Students who were exposed to the music-based lessons scored a full 100 percent higher on fractions tests than those who learned in the conventional manner. Second-grade and third-grade students were taught fractions in an untraditional manner ‹ by teaching them basic music rhythm notation. The group was taught about the relationships between eighth, quarter, half and whole notes. Their peers received traditional fraction instruction.

Source: Neurological Research, March 15, 1999

Did You Know?

Music majors are the most likely group of college grads to be admitted to medical school. Physician and biologist Lewis Thomas studied the undergraduate majors of medical school applicants. He found that 66 percent of music majors who applied to med school were admitted, the highest percentage of any group. For comparison, (44 percent) of biochemistry majors were admitted. Also, a study of 7,500 university students revealed that music majors scored the highest reading scores among all majors including English, biology, chemistry and math.

Sources: "The Comparative Academic Abilities of Students in Education and in Other Areas of a Multi-focus University," Peter H. Wood, ERIC Document No. ED327480

"The Case for Music in the Schools," Phi Delta Kappan, February, 1994

Did You Know?

Music study can help kids understand advanced music concepts. A grasp of proportional math and fractions is a prerequisite to math at higher levels, and children who do not master these areas cannot understand more advanced math critical to high-tech fields. Music involves ratios, fractions, proportions and thinking in space and time. Second-grade students were given four months of piano keyboard training, as well as time using newly designed math software. The group scored over 27 percent higher on proportional math and fractions tests than children who used only the math software.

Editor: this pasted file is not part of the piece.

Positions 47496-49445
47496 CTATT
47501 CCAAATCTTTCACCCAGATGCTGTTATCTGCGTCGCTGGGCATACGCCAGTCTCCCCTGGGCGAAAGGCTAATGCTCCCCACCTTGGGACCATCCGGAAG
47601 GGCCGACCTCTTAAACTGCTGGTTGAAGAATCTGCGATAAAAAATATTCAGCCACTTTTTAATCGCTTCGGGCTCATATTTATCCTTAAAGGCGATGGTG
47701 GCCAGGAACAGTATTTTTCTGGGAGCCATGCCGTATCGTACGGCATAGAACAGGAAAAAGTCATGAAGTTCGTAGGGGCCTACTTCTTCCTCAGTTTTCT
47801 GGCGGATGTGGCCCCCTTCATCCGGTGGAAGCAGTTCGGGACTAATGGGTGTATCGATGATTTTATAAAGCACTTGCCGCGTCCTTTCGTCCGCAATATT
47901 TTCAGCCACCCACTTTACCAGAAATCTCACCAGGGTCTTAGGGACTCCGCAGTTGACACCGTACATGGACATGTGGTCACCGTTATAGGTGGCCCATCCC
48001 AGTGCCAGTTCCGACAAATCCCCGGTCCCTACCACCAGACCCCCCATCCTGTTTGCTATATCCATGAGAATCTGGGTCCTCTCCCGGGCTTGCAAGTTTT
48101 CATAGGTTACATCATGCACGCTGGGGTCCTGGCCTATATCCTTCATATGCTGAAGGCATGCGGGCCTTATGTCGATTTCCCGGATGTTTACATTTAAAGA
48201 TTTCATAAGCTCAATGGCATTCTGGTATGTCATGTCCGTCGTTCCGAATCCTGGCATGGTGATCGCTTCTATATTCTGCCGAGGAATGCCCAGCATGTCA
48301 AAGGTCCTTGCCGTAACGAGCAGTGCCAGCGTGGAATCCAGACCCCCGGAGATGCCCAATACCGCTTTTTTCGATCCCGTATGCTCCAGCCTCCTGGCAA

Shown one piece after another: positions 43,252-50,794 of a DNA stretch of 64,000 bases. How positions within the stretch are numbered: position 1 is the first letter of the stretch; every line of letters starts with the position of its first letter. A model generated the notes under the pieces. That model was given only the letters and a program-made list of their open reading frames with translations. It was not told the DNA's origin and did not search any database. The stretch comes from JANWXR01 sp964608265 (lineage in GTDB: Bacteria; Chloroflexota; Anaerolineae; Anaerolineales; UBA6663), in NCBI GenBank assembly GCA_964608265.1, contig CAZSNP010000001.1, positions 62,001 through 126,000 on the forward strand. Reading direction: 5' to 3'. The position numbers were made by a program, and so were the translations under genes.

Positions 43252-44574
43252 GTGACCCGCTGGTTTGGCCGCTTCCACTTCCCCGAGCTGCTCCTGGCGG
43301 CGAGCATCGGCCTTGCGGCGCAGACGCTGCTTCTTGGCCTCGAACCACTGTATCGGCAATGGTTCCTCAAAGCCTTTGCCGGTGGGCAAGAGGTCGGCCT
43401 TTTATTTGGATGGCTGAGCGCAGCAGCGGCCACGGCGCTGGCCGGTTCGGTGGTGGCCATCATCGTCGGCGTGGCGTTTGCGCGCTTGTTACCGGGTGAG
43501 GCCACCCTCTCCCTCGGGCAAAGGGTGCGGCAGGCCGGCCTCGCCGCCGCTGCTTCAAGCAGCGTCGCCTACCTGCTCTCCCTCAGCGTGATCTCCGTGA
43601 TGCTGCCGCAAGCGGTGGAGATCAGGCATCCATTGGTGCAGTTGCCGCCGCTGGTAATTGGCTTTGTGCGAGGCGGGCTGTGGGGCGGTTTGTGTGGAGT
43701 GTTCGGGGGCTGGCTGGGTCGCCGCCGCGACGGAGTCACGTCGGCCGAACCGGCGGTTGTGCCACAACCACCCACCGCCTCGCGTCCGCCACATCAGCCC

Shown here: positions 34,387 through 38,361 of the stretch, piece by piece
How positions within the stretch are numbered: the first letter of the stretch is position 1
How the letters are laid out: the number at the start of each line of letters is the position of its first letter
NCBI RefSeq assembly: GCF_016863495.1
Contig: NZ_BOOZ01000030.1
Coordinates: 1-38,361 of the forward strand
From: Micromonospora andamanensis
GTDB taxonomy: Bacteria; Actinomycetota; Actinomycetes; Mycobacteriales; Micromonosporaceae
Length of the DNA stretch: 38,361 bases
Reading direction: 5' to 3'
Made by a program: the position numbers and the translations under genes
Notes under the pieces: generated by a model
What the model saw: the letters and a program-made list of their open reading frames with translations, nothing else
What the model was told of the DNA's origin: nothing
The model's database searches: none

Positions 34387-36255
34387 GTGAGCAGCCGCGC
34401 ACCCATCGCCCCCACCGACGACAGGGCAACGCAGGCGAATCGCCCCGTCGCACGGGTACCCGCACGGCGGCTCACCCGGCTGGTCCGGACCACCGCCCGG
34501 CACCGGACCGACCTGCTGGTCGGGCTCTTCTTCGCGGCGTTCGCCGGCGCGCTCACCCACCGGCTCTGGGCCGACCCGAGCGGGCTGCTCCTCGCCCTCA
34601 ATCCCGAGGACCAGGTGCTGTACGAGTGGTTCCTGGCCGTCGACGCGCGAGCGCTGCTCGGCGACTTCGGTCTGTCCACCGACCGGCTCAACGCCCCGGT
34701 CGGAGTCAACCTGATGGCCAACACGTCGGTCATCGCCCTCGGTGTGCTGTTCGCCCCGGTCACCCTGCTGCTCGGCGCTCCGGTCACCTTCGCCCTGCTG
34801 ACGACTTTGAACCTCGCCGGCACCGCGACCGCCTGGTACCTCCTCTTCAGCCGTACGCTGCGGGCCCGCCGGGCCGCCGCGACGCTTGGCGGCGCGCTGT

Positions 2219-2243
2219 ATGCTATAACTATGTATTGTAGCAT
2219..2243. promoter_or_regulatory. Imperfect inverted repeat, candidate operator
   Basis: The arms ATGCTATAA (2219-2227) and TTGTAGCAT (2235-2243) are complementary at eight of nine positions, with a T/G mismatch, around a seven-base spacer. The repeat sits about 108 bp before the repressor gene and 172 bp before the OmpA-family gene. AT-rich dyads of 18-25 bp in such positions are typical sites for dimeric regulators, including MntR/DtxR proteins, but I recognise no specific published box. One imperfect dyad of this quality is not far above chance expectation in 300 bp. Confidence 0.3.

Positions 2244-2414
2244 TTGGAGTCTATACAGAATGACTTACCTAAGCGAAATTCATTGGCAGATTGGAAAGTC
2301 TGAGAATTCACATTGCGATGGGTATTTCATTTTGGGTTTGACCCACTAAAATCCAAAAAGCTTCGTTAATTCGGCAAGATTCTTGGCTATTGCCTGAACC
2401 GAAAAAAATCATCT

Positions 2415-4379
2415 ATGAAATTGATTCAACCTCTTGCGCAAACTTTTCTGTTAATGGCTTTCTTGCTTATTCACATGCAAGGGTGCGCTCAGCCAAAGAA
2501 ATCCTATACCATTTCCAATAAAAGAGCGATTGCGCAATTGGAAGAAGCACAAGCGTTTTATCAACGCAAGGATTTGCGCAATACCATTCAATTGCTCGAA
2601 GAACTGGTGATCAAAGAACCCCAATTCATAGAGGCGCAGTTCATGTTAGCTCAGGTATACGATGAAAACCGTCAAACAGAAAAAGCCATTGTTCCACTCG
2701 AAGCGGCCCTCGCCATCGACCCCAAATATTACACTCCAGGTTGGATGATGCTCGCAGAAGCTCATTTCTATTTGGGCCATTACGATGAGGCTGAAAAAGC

Source: Neurological Research March, 1999

Did You Know?

A McGill University study found that pattern recognition and mental representation scores improved significantly for students given piano instruction over a three-year period. They also found that self-esteem and musical skills measures improved for the students given piano instruction.

Source: Dr. Eugenia Costa-Giomi, "The McGill Piano Project: Effects of three years of piano instruction on children's cognitive abilities, academic achievement, and self-esteem," presented at the meeting of the Music Educators National Conference, Phoenix, AZ, April, 1998

Did You Know?

Data from the National Educational Longitudinal Study of 1988 showed that music participants received more academic honors and awards than non-music students, and that the percentage of music participants receiving As, As/Bs, and Bs was higher than the percentage of non-participants receiving those grades.

Source: National Educational Longitudinal Study of 1988 First Follow-Up (1990), U.S. Department of Education.

Did You Know?

Research shows that piano students are better equipped to comprehend mathematical and scientific concepts. A group of preschoolers received private piano keyboard lessons and singing lessons. A second group received private computer lessons. Those children who received piano/keyboard training performed 34 percent higher on tests measuring spatial-temporal ability than the others ‹ even those who received computer training. "Spatial-temporal" is basically proportional reasoning - ratios, fractions, proportions and thinking in space and time. This concept has long been considered a major obstacle in the teaching of elementary math and science.

Source: Neurological Research February 28, 1997

Did You Know?

Young children with developed rhythm skills perform better academically in early school years. Findings of a recent study showed that there was a significant difference in the academic achievement levels of students classified according to rhythmic competency. Students who were achieving at academic expectation scored high on all rhythmic tasks, while many of those who scored lower on the rhythmic test achieved below academic expectation.